The movie Thirteen.. about two thirteen year old girls drugging, stealing, cutting, fucking, sneaking around. I’ve seen this movie so many times I could reenact it in my sleep. My home girl I grew up with, kinda came into the drug world together (at you guessed it, 13) used to watch it and joke at how Evie and Tracy were just like us. It was just funny, no big deal. But it was unfortunately true. Well I’m not 13 anymore, many long long years have passed. Home girl got out of the life before it ever really got to a dangerous point. Sober and done by 15.. needless to say, just look at my blog, I didn’t.. we used to love this movie, enjoyed it because we related to the fun. Now I think if I watched it, I’d break down in tears. Because that was me.. accept no one intervened and stopped me.. I know I grab the tv screaming, begging, sobbing, pleading, “turn around! Put it down now, please, it isn’t worth it… it gets so, so much worse….”
Well fans of the movie, wanna see what became of Evie? Walking away, Scott free, just to continue down the same damn road? Well this is it. Come look. It’s not a party, and it’s not fun. Spoiler alert guys: Queen B drops out of school, becomes a stripper and a junkie. And it’s no feel good film. This is a tragedy….

Thirteen (2003) - Review

Movie review written by Gavin Miller

My score: A-

Thirteen is an emotionally draining, scary and overwhelming film. It is incredibly well-acted and well-written and it’s definitely not your average teen flick; it might just scare you out of ever talking to a teenager. Thirteen is a bit like last year’s Spring Breakers, but in my opinion, better. I liked Spring Breakers, but here we have a similar visual style and a similar message, but you actually care about the characters, and they’re all well-defined and complex. I understand that the characters where intentionally shallow and undefined in Spring Breakers, and I respected that difficult angle to make a film from. However, when it boils down, you just don’t care as much. In Thirteen, you care. The characters’ actions affect one another emotionally, mentally and psychically, and the two titular thirteen-year-olds’ down-spiral is depicted unflinchingly and completely unromantically.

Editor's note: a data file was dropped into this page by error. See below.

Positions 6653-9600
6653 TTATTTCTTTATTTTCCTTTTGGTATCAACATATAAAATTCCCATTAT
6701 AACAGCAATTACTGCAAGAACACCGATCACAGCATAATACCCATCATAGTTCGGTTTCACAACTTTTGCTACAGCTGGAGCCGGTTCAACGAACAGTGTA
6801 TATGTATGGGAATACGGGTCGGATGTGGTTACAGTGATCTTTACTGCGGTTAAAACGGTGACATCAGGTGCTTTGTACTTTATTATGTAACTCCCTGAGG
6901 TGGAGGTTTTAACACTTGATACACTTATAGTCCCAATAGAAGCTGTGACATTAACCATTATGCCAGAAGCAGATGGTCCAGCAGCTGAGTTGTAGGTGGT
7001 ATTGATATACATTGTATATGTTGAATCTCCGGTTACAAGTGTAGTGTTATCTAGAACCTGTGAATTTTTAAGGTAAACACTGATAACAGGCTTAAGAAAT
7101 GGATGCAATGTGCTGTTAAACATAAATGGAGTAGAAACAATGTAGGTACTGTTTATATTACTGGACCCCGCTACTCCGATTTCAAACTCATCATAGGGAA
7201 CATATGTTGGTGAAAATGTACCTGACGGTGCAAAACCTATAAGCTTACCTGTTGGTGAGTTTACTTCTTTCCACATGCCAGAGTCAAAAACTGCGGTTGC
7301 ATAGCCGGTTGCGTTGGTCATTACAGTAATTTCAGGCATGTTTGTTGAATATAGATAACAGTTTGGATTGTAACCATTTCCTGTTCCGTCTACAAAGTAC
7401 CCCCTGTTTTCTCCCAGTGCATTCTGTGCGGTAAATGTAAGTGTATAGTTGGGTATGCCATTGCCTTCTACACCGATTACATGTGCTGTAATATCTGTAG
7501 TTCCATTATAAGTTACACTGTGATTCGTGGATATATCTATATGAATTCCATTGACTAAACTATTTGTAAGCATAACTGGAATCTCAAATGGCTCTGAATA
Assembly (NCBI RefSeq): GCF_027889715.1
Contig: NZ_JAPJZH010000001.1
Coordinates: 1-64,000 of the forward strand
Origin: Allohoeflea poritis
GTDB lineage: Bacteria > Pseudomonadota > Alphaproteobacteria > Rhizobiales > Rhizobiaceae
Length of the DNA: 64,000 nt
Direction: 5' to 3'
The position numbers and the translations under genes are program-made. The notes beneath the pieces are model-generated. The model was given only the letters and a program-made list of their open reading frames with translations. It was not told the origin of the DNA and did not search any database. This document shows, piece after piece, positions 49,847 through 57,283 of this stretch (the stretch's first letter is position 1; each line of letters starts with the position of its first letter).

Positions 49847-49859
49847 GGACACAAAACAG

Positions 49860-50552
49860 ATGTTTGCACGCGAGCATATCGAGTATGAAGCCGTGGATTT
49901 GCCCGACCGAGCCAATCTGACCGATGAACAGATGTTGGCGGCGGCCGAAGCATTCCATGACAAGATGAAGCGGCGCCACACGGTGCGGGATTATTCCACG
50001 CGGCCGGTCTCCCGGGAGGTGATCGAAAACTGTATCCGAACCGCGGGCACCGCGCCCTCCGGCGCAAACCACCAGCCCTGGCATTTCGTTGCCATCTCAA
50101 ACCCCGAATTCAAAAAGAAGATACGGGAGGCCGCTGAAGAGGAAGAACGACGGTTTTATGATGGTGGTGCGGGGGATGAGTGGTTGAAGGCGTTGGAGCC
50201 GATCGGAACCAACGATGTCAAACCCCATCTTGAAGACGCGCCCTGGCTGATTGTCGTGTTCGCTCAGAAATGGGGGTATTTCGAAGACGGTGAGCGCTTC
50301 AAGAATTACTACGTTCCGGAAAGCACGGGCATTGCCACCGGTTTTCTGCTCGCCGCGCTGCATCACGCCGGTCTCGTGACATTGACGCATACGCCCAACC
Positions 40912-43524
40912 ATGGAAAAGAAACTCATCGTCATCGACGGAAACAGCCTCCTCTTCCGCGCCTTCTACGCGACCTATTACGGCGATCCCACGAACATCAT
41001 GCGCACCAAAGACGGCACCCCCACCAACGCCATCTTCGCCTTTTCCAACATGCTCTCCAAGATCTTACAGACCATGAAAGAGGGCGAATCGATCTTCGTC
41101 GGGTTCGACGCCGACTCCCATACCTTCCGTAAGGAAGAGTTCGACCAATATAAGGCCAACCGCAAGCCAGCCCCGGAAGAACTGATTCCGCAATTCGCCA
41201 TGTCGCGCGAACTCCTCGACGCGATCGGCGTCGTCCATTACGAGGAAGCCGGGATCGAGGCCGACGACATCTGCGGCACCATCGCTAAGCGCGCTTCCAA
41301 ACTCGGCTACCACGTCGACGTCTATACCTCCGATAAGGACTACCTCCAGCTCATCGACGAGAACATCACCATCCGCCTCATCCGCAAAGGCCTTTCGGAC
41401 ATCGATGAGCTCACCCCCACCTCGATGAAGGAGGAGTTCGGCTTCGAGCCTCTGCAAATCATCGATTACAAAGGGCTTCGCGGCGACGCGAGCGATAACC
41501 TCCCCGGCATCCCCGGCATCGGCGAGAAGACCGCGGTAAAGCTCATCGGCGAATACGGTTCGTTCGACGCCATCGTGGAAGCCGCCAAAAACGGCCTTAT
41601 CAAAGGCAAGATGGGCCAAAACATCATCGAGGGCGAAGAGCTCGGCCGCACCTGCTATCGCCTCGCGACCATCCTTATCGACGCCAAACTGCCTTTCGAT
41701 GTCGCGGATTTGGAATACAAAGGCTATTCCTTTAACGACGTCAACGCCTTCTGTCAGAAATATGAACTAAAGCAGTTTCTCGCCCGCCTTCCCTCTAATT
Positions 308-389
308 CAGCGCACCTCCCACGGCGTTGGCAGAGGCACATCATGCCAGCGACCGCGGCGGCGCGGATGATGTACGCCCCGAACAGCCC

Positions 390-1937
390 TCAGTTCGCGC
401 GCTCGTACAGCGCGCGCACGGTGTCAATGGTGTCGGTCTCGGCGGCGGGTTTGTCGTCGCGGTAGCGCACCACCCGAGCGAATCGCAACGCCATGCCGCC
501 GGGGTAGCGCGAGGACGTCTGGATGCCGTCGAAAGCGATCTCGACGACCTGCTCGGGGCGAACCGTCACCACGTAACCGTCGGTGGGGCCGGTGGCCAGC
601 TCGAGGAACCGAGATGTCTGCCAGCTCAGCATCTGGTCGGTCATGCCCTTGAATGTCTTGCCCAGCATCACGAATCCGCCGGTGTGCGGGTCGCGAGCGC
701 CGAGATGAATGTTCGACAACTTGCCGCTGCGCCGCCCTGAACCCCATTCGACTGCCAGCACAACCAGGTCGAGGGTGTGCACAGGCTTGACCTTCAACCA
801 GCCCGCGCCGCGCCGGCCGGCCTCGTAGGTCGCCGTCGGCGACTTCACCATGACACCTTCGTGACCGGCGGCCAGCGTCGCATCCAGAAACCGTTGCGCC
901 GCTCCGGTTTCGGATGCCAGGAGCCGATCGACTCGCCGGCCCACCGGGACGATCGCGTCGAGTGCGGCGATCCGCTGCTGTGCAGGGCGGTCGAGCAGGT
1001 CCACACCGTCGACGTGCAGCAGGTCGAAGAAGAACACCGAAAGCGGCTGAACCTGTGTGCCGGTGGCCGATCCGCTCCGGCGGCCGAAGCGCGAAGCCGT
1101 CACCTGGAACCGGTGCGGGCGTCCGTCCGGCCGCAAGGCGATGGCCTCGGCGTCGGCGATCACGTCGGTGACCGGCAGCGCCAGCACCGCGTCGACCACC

Sure, Thirteen may not be making any more deep statements beyond its obvious indictment of youth depravity, but I don’t think that it’s out to make any statements beyond that one. It’s just a portrait of cultural collapse and how it affects everyone involved, and writer/director Catherine Hardwicke does such an effective and compelling job of showing this that it completely justifies the film’s lack of an original message or theme. The editing, cinematography and music are all perfect for the mood of the movie; the washed out aesthetic vividly brings out superficial notions as well as fierce emotions, and the ADHD-suffering camera is always moving - always on some sort of a dangerous, jittering high.

Thirteen is anchored by three magnificent performances - those of Evan Rachel Wood, Nikki Reed and Holly Hunter. Reed is the perfect bad influence, and really sinks her teeth into the role. Wood gets to go crazy here, and her astonishing psychical performance is second only her emotional performance. Nothing is ever enough, she’s always on the brink of breaking down, and she can only satisfy her debauchery-fueled needs with the very things that make those needs worse and worse. Holly Hunter brings incredible depth to her role, and really ties the film together - giving it an emotional core and a heartbreaking edge.

This is an intense film that will leave you drained. It’s filled with surprising amounts of depth, artistry and insight, and it’s a riveting and unforgettable experience from start to finish.